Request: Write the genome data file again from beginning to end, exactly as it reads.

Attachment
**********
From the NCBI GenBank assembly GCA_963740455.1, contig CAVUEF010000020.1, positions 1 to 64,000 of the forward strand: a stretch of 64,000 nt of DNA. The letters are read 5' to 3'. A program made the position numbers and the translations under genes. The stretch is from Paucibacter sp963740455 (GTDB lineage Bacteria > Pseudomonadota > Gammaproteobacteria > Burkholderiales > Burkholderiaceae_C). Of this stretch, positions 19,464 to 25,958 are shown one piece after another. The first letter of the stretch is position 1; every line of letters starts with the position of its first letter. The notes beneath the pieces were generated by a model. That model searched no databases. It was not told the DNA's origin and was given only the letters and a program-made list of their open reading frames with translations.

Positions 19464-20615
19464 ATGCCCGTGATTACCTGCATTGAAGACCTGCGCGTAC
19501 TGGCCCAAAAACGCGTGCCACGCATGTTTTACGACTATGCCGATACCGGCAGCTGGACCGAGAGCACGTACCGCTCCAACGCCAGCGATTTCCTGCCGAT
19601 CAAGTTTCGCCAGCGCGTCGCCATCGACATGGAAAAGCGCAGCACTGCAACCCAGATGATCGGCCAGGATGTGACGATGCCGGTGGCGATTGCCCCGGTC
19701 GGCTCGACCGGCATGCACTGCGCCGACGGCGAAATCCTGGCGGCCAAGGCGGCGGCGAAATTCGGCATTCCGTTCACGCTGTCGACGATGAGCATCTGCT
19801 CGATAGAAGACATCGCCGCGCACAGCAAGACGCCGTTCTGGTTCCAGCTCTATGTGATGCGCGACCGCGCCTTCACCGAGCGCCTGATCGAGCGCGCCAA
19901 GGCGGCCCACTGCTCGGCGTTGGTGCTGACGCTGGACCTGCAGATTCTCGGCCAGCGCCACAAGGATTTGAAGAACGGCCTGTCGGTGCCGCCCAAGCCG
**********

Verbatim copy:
From the NCBI GenBank assembly GCA_963740455.1, contig CAVUEF010000020.1, positions 1 to 64,000 of the forward strand: a stretch of 64,000 nt of DNA. The letters are read 5' to 3'. A program made the position numbers and the translations under genes. The stretch is from Paucibacter sp963740455 (GTDB lineage Bacteria > Pseudomonadota > Gammaproteobacteria > Burkholderiales > Burkholderiaceae_C). Of this stretch, positions 19,464 to 25,958 are shown one piece after another. The first letter of the stretch is position 1; every line of letters starts with the position of its first letter. The notes beneath the pieces were generated by a model. That model searched no databases. It was not told the DNA's origin and was given only the letters and a program-made list of their open reading frames with translations.

Positions 19464-20615
19464 ATGCCCGTGATTACCTGCATTGAAGACCTGCGCGTAC
19501 TGGCCCAAAAACGCGTGCCACGCATGTTTTACGACTATGCCGATACCGGCAGCTGGACCGAGAGCACGTACCGCTCCAACGCCAGCGATTTCCTGCCGAT
19601 CAAGTTTCGCCAGCGCGTCGCCATCGACATGGAAAAGCGCAGCACTGCAACCCAGATGATCGGCCAGGATGTGACGATGCCGGTGGCGATTGCCCCGGTC
19701 GGCTCGACCGGCATGCACTGCGCCGACGGCGAAATCCTGGCGGCCAAGGCGGCGGCGAAATTCGGCATTCCGTTCACGCTGTCGACGATGAGCATCTGCT
19801 CGATAGAAGACATCGCCGCGCACAGCAAGACGCCGTTCTGGTTCCAGCTCTATGTGATGCGCGACCGCGCCTTCACCGAGCGCCTGATCGAGCGCGCCAA
19901 GGCGGCCCACTGCTCGGCGTTGGTGCTGACGCTGGACCTGCAGATTCTCGGCCAGCGCCACAAGGATTTGAAGAACGGCCTGTCGGTGCCGCCCAAGCCG